Out of the Corner: A Memoir Book Review

From an audience perspective, it would appear that both starring in a blockbuster movie and coming from a respected performing family guarantees success in Hollywood. Anyone who knows the truth would say otherwise.

Out of the Corner: A Memoir, by Dirty Dancing actress Jennifer Grey, was published last month. Grey is Jewish acting royalty. Her paternal grandfather, Mickey Katz was one of the most famous comedians and musicians of his day. Her parents, Joel Grey (of Cabaret fame)and Jo Wilder followed in her grandfather’s footsteps. Raised in both New York City and Los Angeles, she rose to fame in Dirty Dancing, Ferris Bueller’s Day Off, and other 1980s classics.

The reader is taken on an emotional journey through her early years, the ups and downs of her personal and private life, and finally, her finding peace with her identity.

This book is amazing. Grey’s tale is emotional, human, honest, and goes straight to the heart. She leaves no stone unturned, revealing her flaws, her mistakes, and the various heartaches that came her way. Within the narrative, there were two stories that stood out. The first was her father publicly coming out almost a decade ago after spending a lifetime in the closet. The second is her wish to speak to co-star Patrick Swayze one last time. It is a heartfelt wish that I think that anyone who has lost a loved one will understand.

Do I recommend it? Absolutely. I wouldn’t be surprised if it was on a “best of” list come the end of the year. It is one of my favorite books of 2022.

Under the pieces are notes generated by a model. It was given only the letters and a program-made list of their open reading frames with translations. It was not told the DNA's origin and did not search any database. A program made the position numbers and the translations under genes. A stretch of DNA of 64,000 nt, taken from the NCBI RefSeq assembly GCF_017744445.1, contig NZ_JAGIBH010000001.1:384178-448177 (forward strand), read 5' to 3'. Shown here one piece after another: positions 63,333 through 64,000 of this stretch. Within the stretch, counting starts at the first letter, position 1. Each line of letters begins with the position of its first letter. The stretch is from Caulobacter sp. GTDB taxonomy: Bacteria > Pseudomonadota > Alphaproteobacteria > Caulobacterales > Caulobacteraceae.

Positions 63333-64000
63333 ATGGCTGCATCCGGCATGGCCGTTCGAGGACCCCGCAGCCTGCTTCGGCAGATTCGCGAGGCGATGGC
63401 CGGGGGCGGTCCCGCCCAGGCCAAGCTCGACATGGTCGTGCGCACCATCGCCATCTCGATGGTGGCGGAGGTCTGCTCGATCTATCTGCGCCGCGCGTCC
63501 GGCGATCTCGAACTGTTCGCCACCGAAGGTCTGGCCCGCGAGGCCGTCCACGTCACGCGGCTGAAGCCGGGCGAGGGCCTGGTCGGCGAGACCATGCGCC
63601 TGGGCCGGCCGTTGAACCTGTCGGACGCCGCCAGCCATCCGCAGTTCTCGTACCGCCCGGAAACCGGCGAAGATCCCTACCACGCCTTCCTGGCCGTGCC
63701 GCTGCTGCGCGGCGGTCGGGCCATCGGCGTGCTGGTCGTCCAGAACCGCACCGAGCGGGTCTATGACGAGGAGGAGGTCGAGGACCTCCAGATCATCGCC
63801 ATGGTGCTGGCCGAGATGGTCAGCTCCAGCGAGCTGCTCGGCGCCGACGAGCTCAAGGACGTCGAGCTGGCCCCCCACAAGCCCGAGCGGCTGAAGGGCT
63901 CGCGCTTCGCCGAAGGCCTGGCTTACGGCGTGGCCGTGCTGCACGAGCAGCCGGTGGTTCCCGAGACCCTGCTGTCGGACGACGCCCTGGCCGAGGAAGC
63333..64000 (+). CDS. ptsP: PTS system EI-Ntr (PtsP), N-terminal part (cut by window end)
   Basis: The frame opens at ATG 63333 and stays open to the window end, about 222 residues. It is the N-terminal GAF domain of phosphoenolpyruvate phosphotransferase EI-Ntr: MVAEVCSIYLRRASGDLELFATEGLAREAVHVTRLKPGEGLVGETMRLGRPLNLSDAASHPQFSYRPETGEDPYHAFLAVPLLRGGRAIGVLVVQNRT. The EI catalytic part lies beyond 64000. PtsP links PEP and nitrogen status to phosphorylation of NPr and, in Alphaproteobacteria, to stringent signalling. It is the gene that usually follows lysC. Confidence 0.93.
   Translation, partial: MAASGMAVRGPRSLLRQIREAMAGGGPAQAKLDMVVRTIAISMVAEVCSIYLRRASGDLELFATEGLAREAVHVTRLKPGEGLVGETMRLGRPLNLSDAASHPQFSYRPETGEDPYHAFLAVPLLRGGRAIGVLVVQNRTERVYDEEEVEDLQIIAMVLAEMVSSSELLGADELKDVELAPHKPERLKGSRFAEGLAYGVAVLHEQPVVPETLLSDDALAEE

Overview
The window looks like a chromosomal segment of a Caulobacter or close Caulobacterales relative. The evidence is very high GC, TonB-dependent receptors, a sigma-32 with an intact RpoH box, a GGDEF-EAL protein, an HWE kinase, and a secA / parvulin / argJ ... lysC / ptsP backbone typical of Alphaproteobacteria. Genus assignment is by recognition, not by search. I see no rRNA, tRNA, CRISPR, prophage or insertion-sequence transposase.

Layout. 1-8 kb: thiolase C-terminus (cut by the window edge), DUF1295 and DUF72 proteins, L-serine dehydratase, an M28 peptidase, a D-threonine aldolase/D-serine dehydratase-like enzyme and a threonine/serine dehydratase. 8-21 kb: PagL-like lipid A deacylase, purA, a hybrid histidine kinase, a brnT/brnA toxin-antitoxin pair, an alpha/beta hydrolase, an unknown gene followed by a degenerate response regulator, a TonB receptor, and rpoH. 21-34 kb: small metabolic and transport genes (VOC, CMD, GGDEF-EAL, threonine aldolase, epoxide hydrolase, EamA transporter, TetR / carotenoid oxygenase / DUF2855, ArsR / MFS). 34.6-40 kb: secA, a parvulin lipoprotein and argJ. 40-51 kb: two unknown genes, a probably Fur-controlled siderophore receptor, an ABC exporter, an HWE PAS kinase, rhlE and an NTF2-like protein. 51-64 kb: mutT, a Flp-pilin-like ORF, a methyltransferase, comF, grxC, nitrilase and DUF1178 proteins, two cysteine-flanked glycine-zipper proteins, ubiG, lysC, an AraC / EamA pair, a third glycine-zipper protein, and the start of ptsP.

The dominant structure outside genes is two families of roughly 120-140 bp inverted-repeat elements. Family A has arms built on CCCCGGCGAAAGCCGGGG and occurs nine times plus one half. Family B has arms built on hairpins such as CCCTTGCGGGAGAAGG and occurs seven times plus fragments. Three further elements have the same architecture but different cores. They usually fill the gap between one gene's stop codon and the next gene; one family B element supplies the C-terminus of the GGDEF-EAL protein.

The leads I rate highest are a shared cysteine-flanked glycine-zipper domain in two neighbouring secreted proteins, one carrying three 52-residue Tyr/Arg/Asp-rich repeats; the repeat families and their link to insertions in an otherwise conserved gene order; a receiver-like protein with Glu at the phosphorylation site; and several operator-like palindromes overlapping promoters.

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Life Moves Pretty Fast: The Lessons We Learned from Eighties Movies (and Why We Don’t Learn Them from Movies Anymore) Book Review

Every decade has its iconic films. They speak to who we are in the moment, where we have been, and where we might go in the future.

Life Moves Pretty Fast: The Lessons We Learned from Eighties Movies (and Why We Don’t Learn Them from Movies Anymore), by Hadley Freeman, was published in 2016. Freeman explores the tropes, narratives, and character arcs that dominated the era and its iconic movies. Speaking of such films as Pretty in Pink, Ghostbusters, Ferris Bueller’s Day Off, Coming to America, The Breakfast Club, etc, the reader is given the perspective as both a fan and a critic.

The thing I did not realize (or forgot) is that some of these movies are full of racism, sexism, and homophobia. It’s not surprising, given some of the cultural attitudes back in the day. I also did not recognize until I read the book that Hollywood was more progressive in the 80s (well to a certain point) than it claims to be now. There was more latitude (depending on the specific IP) given to women and minorities to grow beyond the stereotypes and expected storyline.

Writing with love, respect, and an equally critical eye, Freeman provides the reader with both a modern lens and how audiences responded to the films when they were initially released.

Do I recommend it? Yes.

Life Moves Pretty Fast: The Lessons We Learned from Eighties Movies (and Why We Don’t Learn Them from Movies Anymore) is available wherever books are sold.

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